National Geographic Traveller (UK)

07 Cultural fusion

Far on the outer fringes of the archipelag­o, east of Rhodes, this little island is where Greek and Turkish customs come together. Words: Anastasia Miari


‘Airport’ is a grandiose term for the narrow strip of tarmac and shed that greet me on arrival on the island of Kastellori­zo. Closer to the Turkish mainland than it is to Athens, it’s the country’s most far-flung island, where permanent residents number just 300 and the only action happens around the harbour, where wild turtles bob sedately between traditiona­l fishing kaikia (boats).

Naturally, it’s there I’m headed. There’s just one taxi on the island and I jump in, bound for the pretty, pastel-hued coast. “Turkey,” says the heavily moustached driver, pointing to the mirage-like stretch of land visible across the sea when we arrive.

I’m here to meet yiadiades (Greek grandmothe­rs) as part of my research for my next book, Yiayia, a collection of their recipes. The reason is simple: Kastellori­zo is where Greek and Turkish customs and cultures collide, which means it’s home to some of Greece’s most interestin­g dishes.

The ancient Greek concept of filoxenia, or showing kindness to strangers, is strong here, and it’s common for locals to welcome guests to Kastellori­zo by ushering them into their homes to share plates of local nibbles and wine.

I find Yiayia Eleni, her skin tanned from her many years under the Greek sun, living in one of the centuries-old homes beside the water’s edge. Behind beaded curtains, the house has high ceilings with its original dark, wooden beams, and once belonged to Eleni’s own yiayia — the woman behind the recipe that Eleni shares with me.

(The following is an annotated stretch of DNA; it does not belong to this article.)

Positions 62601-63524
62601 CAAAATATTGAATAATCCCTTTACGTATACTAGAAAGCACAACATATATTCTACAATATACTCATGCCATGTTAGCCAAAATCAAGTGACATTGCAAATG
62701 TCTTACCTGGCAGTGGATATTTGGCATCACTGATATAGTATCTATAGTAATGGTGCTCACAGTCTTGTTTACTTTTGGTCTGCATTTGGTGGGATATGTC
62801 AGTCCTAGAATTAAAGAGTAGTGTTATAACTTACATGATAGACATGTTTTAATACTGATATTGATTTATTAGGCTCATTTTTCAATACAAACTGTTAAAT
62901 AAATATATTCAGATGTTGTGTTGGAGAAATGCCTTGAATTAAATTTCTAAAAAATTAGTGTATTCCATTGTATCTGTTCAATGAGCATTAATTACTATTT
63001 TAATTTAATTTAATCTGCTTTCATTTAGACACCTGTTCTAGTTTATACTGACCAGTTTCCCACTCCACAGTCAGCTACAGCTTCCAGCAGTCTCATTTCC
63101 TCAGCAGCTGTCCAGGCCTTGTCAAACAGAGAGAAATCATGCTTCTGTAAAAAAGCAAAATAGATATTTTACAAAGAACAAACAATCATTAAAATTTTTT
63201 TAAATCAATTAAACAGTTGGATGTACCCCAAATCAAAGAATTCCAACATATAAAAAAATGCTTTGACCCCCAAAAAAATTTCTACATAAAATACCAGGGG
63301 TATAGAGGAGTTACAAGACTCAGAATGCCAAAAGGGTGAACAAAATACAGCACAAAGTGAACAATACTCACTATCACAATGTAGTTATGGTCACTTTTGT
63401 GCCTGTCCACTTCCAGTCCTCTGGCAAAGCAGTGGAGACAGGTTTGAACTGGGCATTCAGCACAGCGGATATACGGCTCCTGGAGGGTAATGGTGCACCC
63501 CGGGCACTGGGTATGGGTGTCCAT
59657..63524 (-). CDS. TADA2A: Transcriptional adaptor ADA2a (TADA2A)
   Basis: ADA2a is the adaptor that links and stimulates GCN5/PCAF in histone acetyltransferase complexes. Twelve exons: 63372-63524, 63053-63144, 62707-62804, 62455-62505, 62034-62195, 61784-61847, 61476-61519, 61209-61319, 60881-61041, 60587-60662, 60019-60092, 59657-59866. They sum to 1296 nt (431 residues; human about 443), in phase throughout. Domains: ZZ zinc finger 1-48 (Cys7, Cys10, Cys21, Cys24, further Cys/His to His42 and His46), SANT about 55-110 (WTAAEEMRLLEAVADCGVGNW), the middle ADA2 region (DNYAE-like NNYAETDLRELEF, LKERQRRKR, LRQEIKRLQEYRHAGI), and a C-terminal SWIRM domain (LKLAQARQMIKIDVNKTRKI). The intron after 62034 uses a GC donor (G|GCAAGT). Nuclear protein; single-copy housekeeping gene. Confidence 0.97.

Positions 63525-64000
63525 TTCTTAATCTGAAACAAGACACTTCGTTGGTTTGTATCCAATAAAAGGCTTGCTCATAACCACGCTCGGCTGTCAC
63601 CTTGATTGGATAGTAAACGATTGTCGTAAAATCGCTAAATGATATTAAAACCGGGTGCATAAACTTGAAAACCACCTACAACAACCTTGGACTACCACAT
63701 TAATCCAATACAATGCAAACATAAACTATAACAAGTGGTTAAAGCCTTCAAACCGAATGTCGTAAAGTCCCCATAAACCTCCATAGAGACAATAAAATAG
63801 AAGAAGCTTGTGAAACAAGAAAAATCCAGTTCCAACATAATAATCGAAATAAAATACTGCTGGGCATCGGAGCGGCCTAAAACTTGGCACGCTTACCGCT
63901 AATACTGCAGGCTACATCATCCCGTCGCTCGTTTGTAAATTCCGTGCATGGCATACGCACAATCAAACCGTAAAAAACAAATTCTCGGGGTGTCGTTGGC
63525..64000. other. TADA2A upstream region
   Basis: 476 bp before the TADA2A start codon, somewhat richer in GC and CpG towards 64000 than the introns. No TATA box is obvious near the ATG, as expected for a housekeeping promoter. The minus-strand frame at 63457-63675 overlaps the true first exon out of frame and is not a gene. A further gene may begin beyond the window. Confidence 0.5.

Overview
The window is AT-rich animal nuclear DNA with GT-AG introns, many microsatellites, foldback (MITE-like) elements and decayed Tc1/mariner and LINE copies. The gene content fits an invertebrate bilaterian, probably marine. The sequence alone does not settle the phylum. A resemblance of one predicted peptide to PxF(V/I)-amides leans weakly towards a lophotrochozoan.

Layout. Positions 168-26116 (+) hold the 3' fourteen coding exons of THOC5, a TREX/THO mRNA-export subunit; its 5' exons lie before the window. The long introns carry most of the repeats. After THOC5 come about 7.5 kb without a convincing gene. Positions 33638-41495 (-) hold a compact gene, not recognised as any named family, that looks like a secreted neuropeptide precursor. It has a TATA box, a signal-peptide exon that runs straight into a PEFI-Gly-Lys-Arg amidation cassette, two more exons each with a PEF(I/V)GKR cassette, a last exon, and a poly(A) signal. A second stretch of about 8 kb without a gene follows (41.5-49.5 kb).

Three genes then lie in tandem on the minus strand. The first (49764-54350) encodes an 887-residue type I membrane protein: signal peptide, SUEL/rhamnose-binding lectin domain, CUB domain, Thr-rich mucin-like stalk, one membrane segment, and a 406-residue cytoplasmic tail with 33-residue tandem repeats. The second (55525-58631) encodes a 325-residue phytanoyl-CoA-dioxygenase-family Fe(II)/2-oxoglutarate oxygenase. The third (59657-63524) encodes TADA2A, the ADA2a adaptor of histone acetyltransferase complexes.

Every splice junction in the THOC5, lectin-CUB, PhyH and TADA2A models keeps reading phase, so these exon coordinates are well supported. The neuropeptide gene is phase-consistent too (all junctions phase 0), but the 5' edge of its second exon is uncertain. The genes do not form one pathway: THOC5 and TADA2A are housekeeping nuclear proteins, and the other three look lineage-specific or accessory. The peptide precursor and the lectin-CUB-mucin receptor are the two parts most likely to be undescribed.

“Here we make halva with flour,” she says, whipping butter, flour and sugar in a pan as the biscuity mixture begins to bubble. Like many Greek dishes, halva, a confection­ery a bit like fudge, has its origins much further east than Europe, in the Middle East. Meaning ‘sweet dish’ in Arabic, this thick, saccharine paste is most likely to have made its way into Greece via Turkey.

I ask Eleni if she visits the Turkish mainland. “We go every week,” she replies. Contrary to the often negative portrayals of Greco-Turkish relations, she explains, Kastellori­zans hop on a boat for their weekly shop in the Turkish bazaars across the water, while their Turkish neighbours come to celebrate Orthodox Easter and party together — despite their difference­s.

Later I find Yiayia Maria, who’s well into her nineties, living further along the harbour. She promises to make me a Greek coffee as I watch taxi boats speeding off with swimmers eager to explore the nearby caves. She laughs when I ask later what makes the coffee Greek. “Some people call it Greek, others call it Turkish — we’re all the same in the end,” she says, taking a sip. Anastasia Miari is a Greek author best known for Grand Dishes, an anthology of grandmothe­rs’ recipes from around the world. Her latest book, Yiayia: time-perfected recipes from Greece’s grandmothe­rs, is out 25 May (£27, Hardie Grant).

 ?? ??
 ?? ??

Newspapers in English

Newspapers from United Kingdom